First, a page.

EXAMPLES OF GOOD WORK: Still not immaculate perfection, the four above are as good as it gets in Paris. When I started putting this entry together, I actually had to hunt for these in my files. Almost every macaron I’ve ever photographed looks like the first dozen shots I shared – egregiously ****** up; finding those examples was effortless. Clean work is truly a rarity. So, if you’re a home baker and turning out pieces like the four above, you can seriously consider yourself an aesthetic master of the Parisian macaron. You’re doing work as good as the best days Café Pouchkine, Jean-Paul Hévin, Ladurée and Sadaharu Aoki ever have.

If I’ve excited you enough to take another crack at macarons and refine your technique a bit, you might want to check out my friend Jill’s book Mad About Macarons or pre-order a copy of Pierre Hermé’s MACARONS (in English now!). Of course I’d recommend you use about ½ the amount of filling Pierre Hermé would advocate using, but it’s an otherwise useful volume of recipes and insights.

I also want to note that these shots underscore something important about what I write about and how I do it. If you’ve ever thought I was too hard on certain chefs, imagine spending hundreds of hours and thousands of dollars scouring a city for the best work and winding up with not only macarons but also full pastries that are just as messed up – if not moreso – than what you see above. Mold, insects, burn marks, human hair, assorted hairs/fibers of indeterminate origin, stale gâteau, bleeding fruit, completely unripe fruit, glaçage so mottled and grainy is makes the pastry look like it endured a minor nuclear disaster, finger-poke marks, and beyond are way more common than they should be when you’re spending up to 7 or 8 euros/piece. I am cool with those issues at the corner shops, where I only pay 2 or 3 euros/piece; a six-legged friend crawling across some blue-green mold on the raspberry tarte at one of these dumps is part of the “charm”. However, when you’re tripling the price on me and the people I encourage to visit your shop, the production ethic needs to be tighter and the ****** work needs to get tossed. If Jacques Genin and Emmanuel Ryon can do it, I don’t get the disconnect for others. And, yeah, I might subject myself to it voluntarily, but it’s still an embittering experience and hopefully explains why I have no problem ripping apart someone like Arnaud Larher, the greatest habitual offender of my sensibilities. It also explains why most of my reviews are very upbeat and end with recommendations you buy the work. What I ultimately share with you is a fraction of everything I’ve eaten and photographed.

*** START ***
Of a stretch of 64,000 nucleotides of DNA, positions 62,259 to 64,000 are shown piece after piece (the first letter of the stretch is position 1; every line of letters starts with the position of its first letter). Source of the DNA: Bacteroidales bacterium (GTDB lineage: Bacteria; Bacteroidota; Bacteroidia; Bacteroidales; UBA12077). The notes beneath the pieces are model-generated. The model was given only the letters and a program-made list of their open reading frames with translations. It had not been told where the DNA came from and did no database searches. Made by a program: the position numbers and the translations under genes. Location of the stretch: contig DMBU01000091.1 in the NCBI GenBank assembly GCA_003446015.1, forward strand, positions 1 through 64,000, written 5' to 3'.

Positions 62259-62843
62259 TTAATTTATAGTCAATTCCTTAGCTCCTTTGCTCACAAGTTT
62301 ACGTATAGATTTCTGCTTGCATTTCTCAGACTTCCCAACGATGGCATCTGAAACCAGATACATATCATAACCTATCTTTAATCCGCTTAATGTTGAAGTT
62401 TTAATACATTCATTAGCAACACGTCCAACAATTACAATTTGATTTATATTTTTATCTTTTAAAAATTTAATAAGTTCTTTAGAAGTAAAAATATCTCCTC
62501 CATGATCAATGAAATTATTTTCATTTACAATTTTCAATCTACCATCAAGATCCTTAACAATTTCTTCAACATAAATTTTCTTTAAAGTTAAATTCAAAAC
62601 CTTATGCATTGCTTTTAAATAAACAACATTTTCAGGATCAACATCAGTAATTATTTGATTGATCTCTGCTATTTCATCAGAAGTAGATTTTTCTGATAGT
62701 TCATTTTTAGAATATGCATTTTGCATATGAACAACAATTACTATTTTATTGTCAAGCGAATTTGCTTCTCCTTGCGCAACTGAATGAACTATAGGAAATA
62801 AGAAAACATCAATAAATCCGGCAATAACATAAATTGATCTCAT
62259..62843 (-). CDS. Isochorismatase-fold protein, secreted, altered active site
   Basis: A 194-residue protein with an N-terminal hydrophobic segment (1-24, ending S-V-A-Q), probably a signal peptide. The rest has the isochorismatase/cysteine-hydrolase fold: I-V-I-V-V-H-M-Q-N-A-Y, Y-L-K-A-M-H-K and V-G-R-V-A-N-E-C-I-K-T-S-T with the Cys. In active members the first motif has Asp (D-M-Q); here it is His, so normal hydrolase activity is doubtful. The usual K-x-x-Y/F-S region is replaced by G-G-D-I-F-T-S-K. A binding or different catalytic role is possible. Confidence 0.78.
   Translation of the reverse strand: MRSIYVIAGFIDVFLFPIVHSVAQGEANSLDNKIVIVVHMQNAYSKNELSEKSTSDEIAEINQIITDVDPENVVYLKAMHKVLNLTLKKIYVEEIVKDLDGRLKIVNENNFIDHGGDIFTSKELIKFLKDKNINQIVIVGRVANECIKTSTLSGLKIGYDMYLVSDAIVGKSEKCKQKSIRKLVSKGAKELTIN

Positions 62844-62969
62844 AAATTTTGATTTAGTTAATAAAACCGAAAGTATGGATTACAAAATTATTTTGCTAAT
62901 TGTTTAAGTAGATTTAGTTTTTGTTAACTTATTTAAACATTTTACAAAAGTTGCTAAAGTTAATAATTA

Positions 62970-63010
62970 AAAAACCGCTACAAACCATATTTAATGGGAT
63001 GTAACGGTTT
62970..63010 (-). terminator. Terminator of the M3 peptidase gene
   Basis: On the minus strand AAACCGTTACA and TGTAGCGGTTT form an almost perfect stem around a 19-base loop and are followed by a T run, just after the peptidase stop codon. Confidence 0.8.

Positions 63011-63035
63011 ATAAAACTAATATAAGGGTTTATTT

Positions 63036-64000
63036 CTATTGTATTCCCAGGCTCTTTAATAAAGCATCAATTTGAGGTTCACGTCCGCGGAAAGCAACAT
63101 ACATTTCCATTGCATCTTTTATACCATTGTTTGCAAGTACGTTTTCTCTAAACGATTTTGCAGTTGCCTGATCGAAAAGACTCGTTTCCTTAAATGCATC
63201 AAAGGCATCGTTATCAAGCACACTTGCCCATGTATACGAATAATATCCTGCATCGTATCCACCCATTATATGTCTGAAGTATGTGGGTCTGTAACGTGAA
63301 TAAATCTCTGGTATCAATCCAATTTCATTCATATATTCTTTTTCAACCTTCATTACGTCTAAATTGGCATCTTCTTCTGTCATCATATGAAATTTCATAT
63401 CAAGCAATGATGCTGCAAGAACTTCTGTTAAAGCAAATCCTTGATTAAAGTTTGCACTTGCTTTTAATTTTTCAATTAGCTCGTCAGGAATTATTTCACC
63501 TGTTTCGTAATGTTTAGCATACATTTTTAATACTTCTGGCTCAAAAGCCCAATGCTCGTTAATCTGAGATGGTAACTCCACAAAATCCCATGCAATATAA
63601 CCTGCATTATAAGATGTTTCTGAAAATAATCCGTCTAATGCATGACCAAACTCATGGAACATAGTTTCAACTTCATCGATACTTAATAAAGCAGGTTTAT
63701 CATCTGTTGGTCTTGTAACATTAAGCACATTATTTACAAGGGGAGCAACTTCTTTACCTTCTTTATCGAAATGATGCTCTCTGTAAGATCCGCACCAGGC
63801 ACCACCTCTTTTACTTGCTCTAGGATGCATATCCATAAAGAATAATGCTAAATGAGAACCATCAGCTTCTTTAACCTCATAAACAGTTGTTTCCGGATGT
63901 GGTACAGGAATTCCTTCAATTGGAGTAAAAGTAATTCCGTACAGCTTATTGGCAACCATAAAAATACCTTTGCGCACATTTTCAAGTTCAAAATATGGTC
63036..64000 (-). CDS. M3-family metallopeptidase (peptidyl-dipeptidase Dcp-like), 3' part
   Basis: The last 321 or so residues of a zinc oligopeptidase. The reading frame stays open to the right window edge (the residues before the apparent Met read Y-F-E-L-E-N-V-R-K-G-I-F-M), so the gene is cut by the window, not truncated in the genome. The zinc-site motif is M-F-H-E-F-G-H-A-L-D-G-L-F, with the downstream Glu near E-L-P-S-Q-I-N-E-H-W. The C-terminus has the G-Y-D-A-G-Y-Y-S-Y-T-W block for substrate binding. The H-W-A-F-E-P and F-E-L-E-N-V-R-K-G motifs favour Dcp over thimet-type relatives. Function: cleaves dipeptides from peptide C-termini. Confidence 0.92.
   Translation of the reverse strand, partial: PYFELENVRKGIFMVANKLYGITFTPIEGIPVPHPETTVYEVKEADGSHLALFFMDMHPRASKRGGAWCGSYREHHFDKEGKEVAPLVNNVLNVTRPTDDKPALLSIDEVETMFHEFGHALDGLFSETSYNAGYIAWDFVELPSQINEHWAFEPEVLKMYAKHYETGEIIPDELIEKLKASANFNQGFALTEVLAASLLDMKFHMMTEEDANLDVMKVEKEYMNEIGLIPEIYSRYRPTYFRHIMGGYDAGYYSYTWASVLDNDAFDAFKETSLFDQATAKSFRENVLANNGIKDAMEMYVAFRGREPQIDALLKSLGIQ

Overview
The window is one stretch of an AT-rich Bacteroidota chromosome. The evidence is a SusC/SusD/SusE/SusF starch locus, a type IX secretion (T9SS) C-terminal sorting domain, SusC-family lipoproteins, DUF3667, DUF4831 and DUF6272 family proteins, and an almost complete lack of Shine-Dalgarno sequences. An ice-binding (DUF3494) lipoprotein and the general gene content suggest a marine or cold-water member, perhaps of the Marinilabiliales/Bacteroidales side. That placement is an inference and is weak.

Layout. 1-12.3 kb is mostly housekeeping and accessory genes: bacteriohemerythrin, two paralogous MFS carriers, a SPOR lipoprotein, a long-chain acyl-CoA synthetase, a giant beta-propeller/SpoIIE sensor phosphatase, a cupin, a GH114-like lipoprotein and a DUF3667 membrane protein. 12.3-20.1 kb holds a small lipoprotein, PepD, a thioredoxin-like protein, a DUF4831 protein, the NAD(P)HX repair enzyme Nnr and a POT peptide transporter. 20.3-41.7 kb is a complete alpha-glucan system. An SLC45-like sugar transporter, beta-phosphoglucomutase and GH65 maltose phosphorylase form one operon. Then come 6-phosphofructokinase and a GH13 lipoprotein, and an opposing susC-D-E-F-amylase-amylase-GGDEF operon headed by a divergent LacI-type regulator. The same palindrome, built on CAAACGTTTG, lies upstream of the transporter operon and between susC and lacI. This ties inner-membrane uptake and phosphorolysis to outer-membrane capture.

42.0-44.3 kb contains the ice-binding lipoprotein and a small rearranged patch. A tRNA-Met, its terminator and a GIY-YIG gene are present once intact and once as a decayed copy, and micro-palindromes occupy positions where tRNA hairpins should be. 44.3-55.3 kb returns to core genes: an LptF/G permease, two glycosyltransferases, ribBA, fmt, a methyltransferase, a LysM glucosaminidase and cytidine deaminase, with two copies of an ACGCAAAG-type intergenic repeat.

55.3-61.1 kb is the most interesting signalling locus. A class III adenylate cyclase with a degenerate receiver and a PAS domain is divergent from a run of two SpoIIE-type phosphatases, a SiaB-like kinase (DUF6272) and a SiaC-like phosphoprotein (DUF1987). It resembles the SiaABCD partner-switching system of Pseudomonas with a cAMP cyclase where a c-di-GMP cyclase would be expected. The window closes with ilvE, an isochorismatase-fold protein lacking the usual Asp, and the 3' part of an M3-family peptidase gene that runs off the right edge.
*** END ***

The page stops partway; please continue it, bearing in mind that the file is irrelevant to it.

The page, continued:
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36 thoughts on “Parisian Macaron Crimes & Misdemeanors”

  1. I knew I was in heaven/Paris when I found myself actually being picking about macarons, and passing some by because they weren't up to snuff! :)

  2. Wow!!! I didn't know there were so many ways to **** up a macaron. How about nipples? Have you found any macarons with nipples? I know you would not approve of that. Thanks for exposing the dark underbelly of the Parisian macaron world.

  3. OMG!!! thank you, thank you! You have no idea how happy i am as i’m perusing this one. I’m like a kid in a candy store. I’m planning on making some come New year…we prepare food that’s round for prosperity and what a better way to make macarons.

  4. It's me again. My first comment was sent sans reading this time i've read and again thank you. When ever i go to Paris…i will now know where to go thanks to you. I will be looking for your friend's book. I love making macarons but i know i need tons of practice to make mine presentable.

  5. I'm still in search of the my favorite macaron. Each time I sample a new one, the scale slides. My last few attempts at Ladurée have been surprisingly disappointing, while Café Pouchkine proved to be a delightful treat. I'm willing to labor on in this pursuit until I have a winner.

  6. This was great. I'm sending the link to my macaron baking friend. Next time I overpay in Paris for one, I'm giving it the once over to check for ****ups. I might even start photographing some myself!

  7. The reality is that it's extremely difficult to make macarons that are consistently pretty, so I "kind of" feel bad for giving folks a hard time in this entry. Yet there are shops outside of France that achieve even better consistency that the Parisians here. And, yeah, I support your future macaron photography endeavors!

  8. I am the macaron-baking friend (along with my daughter Holly) and we have about 10 pages of notes for each session of macarons. They are fabulous but we identify with the frustrations you outlined. We have two kinds of macarons: 1) perfect, and 2) family macarons. We have used macadamia nuts, pecans, and pistachios in varying proportions with almonds. I am disappointed by any macaron book that does not address the cookie ingredients. What exactly is a framboise macaron? Surely it can be more than a regular macaron with framboise filling.